David Schwimmer's little girl is growing up fast—faster than he would like, it turns out.
Because the 49-year-old actor plays a widowed sommelier in AMC's upcoming drama series Feed the Beast, when he appeared on NBC's Late Night Wednesday, he had a wine tasting with host Seth Meyers. "My research is tough," he joked. "I have to drink a lot, so that's not easy."
Perhaps David should have invited his 5-year-old daughter, Cleo Buckman Schwimmer, to join them. "Listen, I don't know how the other parents are out there, but my thought when I pour myself a glass of wine that my wife and I have over dinner and my daughter says, 'Can I try that?' I thought, 'Well, if you start saying no then they're just going to want it more.' So, I thought 'Yeah, all right. Go ahead, sweetie. Have a sip.' And luckily she was like, 'Blah! No!'"
David assumed he was in the clear—but oh, how wrong he was! "It worked until I let her try beer and she loves it. I'll find her in the middle of the night just [guzzling it]. I'm serious!" he said. "If I have a beer out, I have to watch it, because if I turn my back, she'll be chugging it."
Seth joked, "You've got a long life ahead of you!"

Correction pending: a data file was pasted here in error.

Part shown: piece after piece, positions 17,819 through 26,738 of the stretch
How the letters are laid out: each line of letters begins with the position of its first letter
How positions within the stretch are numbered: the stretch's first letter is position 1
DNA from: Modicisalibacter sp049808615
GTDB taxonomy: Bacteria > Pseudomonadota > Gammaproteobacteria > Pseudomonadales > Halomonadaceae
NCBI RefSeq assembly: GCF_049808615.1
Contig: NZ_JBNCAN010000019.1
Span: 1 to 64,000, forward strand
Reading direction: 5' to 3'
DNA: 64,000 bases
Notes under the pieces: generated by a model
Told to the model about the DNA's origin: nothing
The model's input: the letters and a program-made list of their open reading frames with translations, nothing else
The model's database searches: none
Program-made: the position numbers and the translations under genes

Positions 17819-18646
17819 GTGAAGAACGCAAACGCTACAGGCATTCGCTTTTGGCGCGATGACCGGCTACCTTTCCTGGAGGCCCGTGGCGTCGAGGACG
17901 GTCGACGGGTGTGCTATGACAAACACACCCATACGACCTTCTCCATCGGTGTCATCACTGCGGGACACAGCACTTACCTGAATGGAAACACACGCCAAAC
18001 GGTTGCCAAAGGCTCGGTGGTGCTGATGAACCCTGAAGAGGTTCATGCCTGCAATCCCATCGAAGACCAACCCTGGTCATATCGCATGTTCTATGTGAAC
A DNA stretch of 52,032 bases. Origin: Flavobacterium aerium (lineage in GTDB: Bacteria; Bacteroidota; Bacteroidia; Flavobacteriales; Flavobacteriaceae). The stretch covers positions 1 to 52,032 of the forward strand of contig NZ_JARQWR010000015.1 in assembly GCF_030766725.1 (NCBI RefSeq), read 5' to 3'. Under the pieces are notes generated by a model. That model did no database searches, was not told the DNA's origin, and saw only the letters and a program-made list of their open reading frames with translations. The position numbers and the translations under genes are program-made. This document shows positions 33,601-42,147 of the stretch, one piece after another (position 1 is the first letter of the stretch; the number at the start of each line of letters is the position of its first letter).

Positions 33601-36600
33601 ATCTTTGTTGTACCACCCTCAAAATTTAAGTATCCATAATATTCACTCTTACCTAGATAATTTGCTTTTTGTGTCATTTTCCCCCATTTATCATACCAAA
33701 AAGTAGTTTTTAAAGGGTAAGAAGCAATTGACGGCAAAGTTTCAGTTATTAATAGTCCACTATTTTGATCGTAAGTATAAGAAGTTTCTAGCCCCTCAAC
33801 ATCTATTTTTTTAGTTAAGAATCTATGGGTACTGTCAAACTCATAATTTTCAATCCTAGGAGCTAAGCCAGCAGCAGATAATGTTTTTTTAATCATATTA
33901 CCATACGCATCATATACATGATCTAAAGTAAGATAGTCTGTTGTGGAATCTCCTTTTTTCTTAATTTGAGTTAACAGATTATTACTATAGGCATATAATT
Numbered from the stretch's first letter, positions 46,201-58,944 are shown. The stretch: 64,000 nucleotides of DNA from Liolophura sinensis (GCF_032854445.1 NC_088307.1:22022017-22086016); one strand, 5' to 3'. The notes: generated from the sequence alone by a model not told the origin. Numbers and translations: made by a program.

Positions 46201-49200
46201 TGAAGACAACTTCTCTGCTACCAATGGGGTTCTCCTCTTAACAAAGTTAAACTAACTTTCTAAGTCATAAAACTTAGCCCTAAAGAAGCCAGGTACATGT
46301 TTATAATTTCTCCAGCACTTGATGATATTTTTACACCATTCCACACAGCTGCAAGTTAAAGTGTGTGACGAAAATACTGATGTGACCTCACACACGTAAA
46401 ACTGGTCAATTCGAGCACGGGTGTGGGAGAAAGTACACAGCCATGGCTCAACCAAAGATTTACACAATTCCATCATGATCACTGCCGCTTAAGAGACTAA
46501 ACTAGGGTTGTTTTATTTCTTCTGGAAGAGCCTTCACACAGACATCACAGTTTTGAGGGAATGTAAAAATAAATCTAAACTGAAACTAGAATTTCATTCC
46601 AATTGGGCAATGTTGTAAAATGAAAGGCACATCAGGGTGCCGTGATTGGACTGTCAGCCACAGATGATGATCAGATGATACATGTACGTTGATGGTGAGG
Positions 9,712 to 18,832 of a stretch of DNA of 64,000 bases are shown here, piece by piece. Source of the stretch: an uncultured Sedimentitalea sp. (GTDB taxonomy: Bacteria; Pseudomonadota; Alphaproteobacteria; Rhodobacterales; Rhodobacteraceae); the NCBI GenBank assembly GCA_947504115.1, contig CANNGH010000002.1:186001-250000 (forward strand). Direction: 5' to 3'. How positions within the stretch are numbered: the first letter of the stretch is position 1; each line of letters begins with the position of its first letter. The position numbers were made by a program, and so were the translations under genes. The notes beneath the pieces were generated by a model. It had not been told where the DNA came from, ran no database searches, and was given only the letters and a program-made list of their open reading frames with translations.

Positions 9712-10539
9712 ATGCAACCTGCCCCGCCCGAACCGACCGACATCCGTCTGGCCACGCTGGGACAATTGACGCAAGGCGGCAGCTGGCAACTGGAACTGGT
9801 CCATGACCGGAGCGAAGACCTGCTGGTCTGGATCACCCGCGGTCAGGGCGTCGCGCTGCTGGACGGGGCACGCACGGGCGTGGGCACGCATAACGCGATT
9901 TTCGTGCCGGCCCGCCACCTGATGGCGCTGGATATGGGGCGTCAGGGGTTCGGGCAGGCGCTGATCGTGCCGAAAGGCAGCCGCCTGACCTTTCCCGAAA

The next morning, David appeared on NBC's Today and told Matt Lauer more about his new series, co-starring Jim Sturgess. "They really are the only the family they have left. They've been childhood friends," he said of their characters, who open a restaurant together. Early on, their plans go awry. "They have to borrow a lot of money from some very bad people," David teased.
Though he's primarily known for the sitcom Friends, David said it wasn't a "conscious decision" to transition into TV dramas like Feed the Beast or FX's The People v. O.J. Simpson: American Crime Story. "I've always wanted to work with Ryan Murphy," he said of playing attorney Robert Kardashian. "Then this came up right after that…I just thought, 'This is a great show.'"
Feed the Beast is a different beast than Ryan's miniseries, though. "The tone of the show is tricky because you've got to create characters that people feel are credible and believable," David said. "Because these characters are coming from a place of tragedy, the humor...Some of the greatest jokes come from the darkest times we're in. I think it's a defense mechanism for survival. We have to make fun of our situation because it's so ridiculously tragic."
(E! and NBC are both members of the NBCUniversal family.)